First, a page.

Thursday, April 25, 2013

1, 3, 4, 2, 3, 4, 1

That's what we've been through in the past two weeks.  We initially wanted to adopt one little princess and when that came to a halt, we found three precious princesses we would love to call ours.  Then we were presented with a handsome prince of a brother about the same time our home study agency said, but wait, we only want to approve you for two.  So, we said ok, knowing they have been doing this even longer than we have and therefore have wisdom gained from that experience.  However, we thought that perhaps we could reason together and possible still adopt the three, so we requested and it was discussed among those in authority with a possible maybe, but yet to be determined.  Then, come to find out, that our home study agency was actually asking DSS of South Carolina, who has to approve all home studies, if we could be approved for up to four additional children as long as those children had no severe mental or physical needs.  For the past two, three days that's where we've been - waiting on the verdict from South Carolina DSS . . . until this morning.

I started my day with an email time stamped 7:30 from our home study agency which said "Can I call you?".  I replied at 8:15 saying I was at my desk (I work from home) if she wanted to call.  At 9:30 we received a call that stopped me in my tracks and has had me in tears much of the day.  But before I tell you about that phone call, let me tell you about Saturday. 

I was resting around here still feeling what I thought were the affects of last weeks stomach virus from hell still feeling nauseas, dizzy and exhausted.  Jode was sweet and had the older two with him while Ian was taking his morning nap.  I gave myself a break and decided to lay on the sunroom sofa and just rest.  I remember thinking "If I didn't know better, one would think I was expecting!" But that's not a possibility so sickness it was.  I laid there talking to God about our family and how thankful I am for all the precious babies we have.  Each one of our children came to us as infants with Ian being only 13 days old, Gavin was only 2 months old and Flora was 10 months old.  In the domestic would of foster adoption, according to our social workers, "that just doesn't happen".  Thus our being even more thankful.  But in my thankfulness and planning ahead for our possible adoptions by putting away all the baby paraphernalia that Ian has out grown, taking down the extra crib we always kept up and trying to figure out whether to have a yard sale or . . . what, I remember thinking "God, I sure am ready for another baby."  I told no one else, didn't even speak it out loud, but I know He heard me.  Now for today's phone call.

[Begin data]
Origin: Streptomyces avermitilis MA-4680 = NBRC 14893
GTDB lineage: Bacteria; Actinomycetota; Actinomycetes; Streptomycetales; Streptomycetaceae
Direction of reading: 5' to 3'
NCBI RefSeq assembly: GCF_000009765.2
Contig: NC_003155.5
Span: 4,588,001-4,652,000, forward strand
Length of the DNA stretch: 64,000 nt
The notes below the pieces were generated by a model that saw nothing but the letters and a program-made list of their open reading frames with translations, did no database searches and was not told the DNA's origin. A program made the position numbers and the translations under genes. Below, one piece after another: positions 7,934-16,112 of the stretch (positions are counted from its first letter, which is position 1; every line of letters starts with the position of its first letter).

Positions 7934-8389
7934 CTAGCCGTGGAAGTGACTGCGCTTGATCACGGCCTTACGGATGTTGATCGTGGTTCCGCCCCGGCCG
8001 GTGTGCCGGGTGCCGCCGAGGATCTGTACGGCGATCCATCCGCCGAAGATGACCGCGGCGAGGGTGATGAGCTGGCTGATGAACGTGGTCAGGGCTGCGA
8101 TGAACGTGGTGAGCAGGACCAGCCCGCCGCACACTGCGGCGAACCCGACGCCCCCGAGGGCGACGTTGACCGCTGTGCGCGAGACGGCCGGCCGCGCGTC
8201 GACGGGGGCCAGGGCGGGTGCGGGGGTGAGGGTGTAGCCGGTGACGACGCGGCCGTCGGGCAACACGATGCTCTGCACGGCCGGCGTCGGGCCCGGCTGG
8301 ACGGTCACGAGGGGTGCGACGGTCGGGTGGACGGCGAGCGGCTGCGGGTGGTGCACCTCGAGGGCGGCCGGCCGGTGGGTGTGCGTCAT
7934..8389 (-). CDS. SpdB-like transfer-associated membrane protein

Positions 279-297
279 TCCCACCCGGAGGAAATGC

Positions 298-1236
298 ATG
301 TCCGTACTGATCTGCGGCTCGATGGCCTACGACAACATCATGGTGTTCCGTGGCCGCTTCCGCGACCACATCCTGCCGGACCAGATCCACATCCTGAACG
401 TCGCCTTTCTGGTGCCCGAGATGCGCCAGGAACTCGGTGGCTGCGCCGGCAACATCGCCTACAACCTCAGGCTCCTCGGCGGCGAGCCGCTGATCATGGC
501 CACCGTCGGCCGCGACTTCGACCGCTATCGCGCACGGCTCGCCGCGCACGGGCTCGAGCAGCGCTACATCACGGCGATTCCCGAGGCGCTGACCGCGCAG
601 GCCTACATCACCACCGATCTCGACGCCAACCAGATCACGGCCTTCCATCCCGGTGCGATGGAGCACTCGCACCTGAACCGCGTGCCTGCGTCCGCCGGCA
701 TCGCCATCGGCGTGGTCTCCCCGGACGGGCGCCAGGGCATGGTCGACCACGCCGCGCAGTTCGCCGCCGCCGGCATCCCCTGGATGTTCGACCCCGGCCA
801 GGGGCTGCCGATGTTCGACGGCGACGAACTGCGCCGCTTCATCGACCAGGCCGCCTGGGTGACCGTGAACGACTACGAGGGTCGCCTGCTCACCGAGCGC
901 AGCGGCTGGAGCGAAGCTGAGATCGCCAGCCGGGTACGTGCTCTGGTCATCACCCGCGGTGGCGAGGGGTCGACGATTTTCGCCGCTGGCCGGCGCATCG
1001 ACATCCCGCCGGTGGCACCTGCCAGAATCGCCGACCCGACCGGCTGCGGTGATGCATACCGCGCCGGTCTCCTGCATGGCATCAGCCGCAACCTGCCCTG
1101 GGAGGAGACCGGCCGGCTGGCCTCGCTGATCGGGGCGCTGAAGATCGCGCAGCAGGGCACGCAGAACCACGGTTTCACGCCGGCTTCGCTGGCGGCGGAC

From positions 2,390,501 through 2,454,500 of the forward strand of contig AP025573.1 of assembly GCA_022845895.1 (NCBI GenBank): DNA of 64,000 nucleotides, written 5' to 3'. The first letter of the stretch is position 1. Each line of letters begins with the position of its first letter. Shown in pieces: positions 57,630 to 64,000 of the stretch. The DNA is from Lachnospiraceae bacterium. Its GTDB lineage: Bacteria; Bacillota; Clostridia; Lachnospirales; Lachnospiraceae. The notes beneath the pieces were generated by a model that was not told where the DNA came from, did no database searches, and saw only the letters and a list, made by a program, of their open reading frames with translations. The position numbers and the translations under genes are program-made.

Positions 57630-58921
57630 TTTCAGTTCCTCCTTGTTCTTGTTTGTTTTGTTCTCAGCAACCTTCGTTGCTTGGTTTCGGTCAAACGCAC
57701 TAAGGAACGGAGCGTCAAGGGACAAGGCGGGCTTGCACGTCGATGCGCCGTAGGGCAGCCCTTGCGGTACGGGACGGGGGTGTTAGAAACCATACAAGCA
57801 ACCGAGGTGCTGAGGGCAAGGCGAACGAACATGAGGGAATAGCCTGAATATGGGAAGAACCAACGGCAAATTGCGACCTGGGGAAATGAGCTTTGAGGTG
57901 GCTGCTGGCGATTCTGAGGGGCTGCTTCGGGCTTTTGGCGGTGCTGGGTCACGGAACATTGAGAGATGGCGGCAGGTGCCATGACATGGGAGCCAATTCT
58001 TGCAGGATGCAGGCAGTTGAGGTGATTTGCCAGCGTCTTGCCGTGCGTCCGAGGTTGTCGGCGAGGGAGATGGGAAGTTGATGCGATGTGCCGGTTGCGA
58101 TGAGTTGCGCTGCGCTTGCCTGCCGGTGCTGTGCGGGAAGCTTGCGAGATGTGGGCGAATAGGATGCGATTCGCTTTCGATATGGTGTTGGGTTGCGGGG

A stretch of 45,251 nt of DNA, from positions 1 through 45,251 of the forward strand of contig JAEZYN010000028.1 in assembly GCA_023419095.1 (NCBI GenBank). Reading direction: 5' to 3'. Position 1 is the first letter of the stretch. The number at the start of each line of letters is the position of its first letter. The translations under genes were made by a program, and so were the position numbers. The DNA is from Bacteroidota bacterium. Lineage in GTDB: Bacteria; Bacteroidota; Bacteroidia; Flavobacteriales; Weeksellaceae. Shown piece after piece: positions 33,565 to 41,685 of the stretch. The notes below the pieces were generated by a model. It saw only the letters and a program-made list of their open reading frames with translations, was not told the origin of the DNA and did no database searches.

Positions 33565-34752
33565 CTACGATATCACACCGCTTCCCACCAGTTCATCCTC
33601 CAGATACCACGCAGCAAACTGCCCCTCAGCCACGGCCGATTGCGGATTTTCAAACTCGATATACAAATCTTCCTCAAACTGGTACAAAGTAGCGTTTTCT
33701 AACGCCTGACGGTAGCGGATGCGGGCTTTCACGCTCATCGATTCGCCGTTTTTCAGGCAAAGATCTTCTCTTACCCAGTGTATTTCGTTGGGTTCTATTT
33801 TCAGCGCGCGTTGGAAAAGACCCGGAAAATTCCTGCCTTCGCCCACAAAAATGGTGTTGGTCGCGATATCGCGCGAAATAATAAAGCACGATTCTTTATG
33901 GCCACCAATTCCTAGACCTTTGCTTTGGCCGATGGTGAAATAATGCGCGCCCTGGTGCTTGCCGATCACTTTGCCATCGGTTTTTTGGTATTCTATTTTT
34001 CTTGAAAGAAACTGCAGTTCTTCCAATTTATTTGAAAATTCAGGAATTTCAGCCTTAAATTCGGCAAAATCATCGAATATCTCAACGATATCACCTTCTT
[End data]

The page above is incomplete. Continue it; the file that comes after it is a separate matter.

Our agent said that she got an email from their California office last night regarding a baby which was born this past Sunday.  He's Hispanic, weighed 5'7oz and has a special need not unlike the one our precious Mariana was diagnosed with and one that another child of mine was diagnosed with.  His back ground is much the same as our three children and two of my older children so nothing new there.  She said when she got the email we came to mind, and all last night and this morning she could not stop thinking about us being his parents.  She asked us to pray.  We have been, and have asked our mother's to pray as well.  All of us are not alarmed with his special needs and feel that it would be a very good thing.  It's still very uncertain, and as usual we are waiting for updated information and next steps.  That's nothing new for adoptions - domestic or international. 

Can I ask you to pray too?  If you've read this far, you're following us on this journey and in a sense going with us.  Please help us pray for him first and foremost.  His doctors, nurses and all those involved in his care need wisdom.  Help us pray that God would surround him with comfort, and calm and with His wonderful presence.  And then help us all pray, the agency and us, for wisdom and God's perfect will in this situation.

Thank you and God bless,
Kelley

Saturday, April 20, 2013

Peace that passes all understanding

Have you noticed how many of us going through the adoption process are asking for peace and expressing anxiety about the timing, the process, the government, the agency and so much more?  Many of us are Christians who have accepted what we know in our hearts to be the James 1:27 calling to adopt, yet we are plagued with anxieties through the entire process. 

Over twenty years ago, when I first became a foster/adoptive parent, I had the blessing of being given two beautiful little girls to foster.  Having two bio-sons, then 12 and 8, made having two little girls that much more thrilling.  This time I could buy little dresses and matching bows and sock and anything else cute and frilly. 

In the first four years of fostering them, I went through so many stages.  At first, they were just foster children.  I loved them very much, but also wanted very much for them to be able to return to their bio-mother.  After working with her for two years, DSS realized that was not going to be in their best interest.  And, after the older one was diagnosed with many special needs, DSS began to look to me as a possible adoptive placement. 

So for the next couple years we battle time, and the court system, for termination, and then their was the inevitable appeal, and another 18 months of waiting for the court system.  By this time, I knew they were mine no matter what possibilities there were, and I had a peace that no one could take them.  Of course this was developed over seven years; nothing quick about that.